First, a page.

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Teens and college students are the future leaders of Special Olympics.
It's the mission of Special Olympics to show the world the capabilities of people with intellectual disabilities.
We have over 4.5 million athletes of all ages with intellectual disabilities around the world.
Our celebrity supporters are Olympians, professional athletes, social leaders, and movie and music stars.
Eunice Kennedy Shriver was a pioneer in the struggle for the rights of people with intellectual disabilities.
Direction for our movement comes from leaders in government, entertainment, sports and business.
All adults and children with intellectual disabilities can become Special Olympics athletes. Here's how.
Get involved with Special Olympics in your neighborhood. Find the program nearest you.
Get results by sport and team for major Special Olympics competitions.
Explore how Special Olympics is creating a more inclusive, welcoming world for all.
A gift of $35 can help train an athlete for an entire season. Help us reach one more person.
Discover the many ways you can support Special Olympics through your estate plans.
Celebrate a friend or pay tribute in memory of a loved one with a donation to Special Olympics in their name.
Your fundraising campaign will help us transform more lives through the joy of sports.
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Make a Difference
Robyn Ann Dorton
It breaks my heart when people are picked
on for their disabilities and things they normally cant control. Even those with adhd are often called rotten names and treated poorly.
I have four grandchildren. Two of them, ages 11 & 12, are autistic.
They have this stupid, ignorant, UGLY word thrown into their faces EVERY DAY.
Special Olympics of North Carolina had changed my life since I moved here in this state and it is almost ten years ago. This is my second hometown.
I was hanging out with a friend and when I came back to my dorm I saw someone wrote the word retard on my whiteboard.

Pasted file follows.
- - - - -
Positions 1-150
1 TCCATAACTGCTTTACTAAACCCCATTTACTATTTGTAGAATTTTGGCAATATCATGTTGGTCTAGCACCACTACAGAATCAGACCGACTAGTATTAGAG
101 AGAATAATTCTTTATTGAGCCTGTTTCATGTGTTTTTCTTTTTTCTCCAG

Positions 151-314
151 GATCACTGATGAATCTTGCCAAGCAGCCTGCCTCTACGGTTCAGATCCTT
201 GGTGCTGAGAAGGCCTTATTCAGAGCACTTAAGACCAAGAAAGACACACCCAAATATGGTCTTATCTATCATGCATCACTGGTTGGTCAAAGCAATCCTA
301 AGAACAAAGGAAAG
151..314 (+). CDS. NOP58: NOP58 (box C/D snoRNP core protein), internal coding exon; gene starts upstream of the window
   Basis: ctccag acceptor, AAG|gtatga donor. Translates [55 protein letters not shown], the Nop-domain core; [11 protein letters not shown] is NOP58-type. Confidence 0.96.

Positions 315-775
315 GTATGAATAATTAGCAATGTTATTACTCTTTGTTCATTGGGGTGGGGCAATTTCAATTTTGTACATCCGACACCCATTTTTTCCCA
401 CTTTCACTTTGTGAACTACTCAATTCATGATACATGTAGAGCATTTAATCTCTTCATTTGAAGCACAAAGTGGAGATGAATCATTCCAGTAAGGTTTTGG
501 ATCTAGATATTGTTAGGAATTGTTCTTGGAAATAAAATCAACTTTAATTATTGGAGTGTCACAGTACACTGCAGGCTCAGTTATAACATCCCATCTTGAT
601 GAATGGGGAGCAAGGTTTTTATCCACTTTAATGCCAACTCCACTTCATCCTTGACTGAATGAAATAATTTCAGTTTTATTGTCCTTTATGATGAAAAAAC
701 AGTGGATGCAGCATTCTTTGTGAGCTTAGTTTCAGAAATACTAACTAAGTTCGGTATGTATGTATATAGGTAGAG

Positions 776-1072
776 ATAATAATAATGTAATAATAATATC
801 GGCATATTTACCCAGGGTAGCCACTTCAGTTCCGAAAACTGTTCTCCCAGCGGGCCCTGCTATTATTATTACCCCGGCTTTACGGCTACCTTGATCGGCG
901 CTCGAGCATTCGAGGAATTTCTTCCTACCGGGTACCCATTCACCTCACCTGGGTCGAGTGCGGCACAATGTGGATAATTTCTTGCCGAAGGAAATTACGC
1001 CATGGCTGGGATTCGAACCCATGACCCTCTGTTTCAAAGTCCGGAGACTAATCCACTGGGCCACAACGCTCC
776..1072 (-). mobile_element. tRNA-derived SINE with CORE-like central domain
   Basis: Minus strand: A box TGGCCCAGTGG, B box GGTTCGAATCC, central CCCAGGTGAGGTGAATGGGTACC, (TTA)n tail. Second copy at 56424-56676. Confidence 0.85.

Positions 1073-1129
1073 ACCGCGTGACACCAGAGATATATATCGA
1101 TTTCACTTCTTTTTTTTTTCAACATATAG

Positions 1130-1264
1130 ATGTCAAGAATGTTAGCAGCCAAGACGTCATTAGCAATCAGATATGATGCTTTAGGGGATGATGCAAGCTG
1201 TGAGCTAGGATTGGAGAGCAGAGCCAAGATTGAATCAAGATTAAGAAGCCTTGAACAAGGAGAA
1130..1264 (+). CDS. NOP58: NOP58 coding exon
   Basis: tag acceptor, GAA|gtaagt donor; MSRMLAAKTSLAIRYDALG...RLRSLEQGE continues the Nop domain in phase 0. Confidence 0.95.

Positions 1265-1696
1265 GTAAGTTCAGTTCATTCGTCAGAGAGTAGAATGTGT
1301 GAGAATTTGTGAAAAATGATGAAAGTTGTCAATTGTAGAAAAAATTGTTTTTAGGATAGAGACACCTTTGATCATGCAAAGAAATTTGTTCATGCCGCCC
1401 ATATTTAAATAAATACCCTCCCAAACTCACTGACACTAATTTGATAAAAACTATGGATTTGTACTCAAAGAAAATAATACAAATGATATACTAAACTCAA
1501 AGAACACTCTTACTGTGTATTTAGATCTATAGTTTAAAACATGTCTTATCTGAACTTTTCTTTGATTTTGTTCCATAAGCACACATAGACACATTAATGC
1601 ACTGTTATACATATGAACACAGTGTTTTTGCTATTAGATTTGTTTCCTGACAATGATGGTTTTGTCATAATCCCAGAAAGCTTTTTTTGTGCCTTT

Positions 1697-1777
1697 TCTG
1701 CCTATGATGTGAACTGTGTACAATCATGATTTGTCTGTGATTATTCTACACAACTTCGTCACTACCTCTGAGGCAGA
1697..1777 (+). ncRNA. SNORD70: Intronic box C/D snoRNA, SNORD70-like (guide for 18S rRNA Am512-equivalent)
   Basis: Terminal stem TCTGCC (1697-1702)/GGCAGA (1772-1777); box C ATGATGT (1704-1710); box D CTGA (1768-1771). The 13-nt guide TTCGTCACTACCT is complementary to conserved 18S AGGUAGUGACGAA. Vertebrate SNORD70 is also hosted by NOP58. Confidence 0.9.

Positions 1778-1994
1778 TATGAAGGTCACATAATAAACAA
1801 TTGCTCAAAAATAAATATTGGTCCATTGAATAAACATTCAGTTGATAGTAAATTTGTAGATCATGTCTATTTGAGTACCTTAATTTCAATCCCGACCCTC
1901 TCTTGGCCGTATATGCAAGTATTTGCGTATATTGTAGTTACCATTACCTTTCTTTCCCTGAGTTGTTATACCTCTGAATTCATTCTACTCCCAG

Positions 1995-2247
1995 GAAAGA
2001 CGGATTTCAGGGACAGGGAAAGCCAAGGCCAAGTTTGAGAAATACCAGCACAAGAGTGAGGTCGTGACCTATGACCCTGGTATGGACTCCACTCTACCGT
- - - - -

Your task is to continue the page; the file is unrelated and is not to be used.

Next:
By Megan O'Donnell
Hey, everybody, this is Brad Rice from Greensboro Guilford County in North Carolina. I got started in Special Olympics when I was 8 years old.
I want to tell everybody about the grocery store where I work. This month is my anniversary as a customer service bagger at Harris-Teeter, and I have been recognized by my customer service manager.
In a AQHA show of last year I won a chaps bag that said I was the reserve champion. On January of this year the best thing happened to me. At an award ceremony I got a reserve champion gold buckle. It had my name, my horse's name and two rubies.
Douglas & Jannie Kenyon
My daughter, Kaitlin Bunch, is a Special Needs Middle School teacher at Chowan Middle School in Tyner, NC. She is a very strong advocate of ending the use the of r-word!!
Myron Gavin/Ann Aldrich
On March 4, 2015, HJ MacDonald Middle School-New Bern, NC held its first “Spread the Word to End the Word “ campaign. Hundreds of students committed themselves to showing “Respect for Everyone” by making a pledge to stop using the “R-Word-Retard/Retarded”.
My little brother Jackson was born with Down Syndrome and was later diagnosed with Autism. He is the light I my life. I love him more than anything in this world.
I am Ashley and I have high functioning autism. I was diagnosed with autism at the age of 5. I shared my story about it on ESPN's E:60 "Perfect Victims" episode.
Lea J as he is called, is now 10 yrs. old. He can not communicate with normal people very well with words but he understands everything that is said to him. His knowledge is far from our reach.
Bryan The Game Rogers #8 Special Olympics Volleyball Legend
In my role as a university professor, I get to visit a lot of programs for students with special needs. One of the most popular topics of conversation for these students is their preparation for Special Olympics.
My 27-year-old daughter has been participating in Special Olympics since she was 10. I believe that Special Olympics opens more eyes to the capabilities of the athletes.
When I was younger I was called many things. Many kids in school thought hurting someone was funny and cool. Not me. The words hurt. No matter what was said It was like I was being punched.
Special Olympics North Carolina athlete Tammy Lemmond of Wingate wakes up happy every morning. That is, with a small boost from Pharrell Williams’ popular song “Happy.”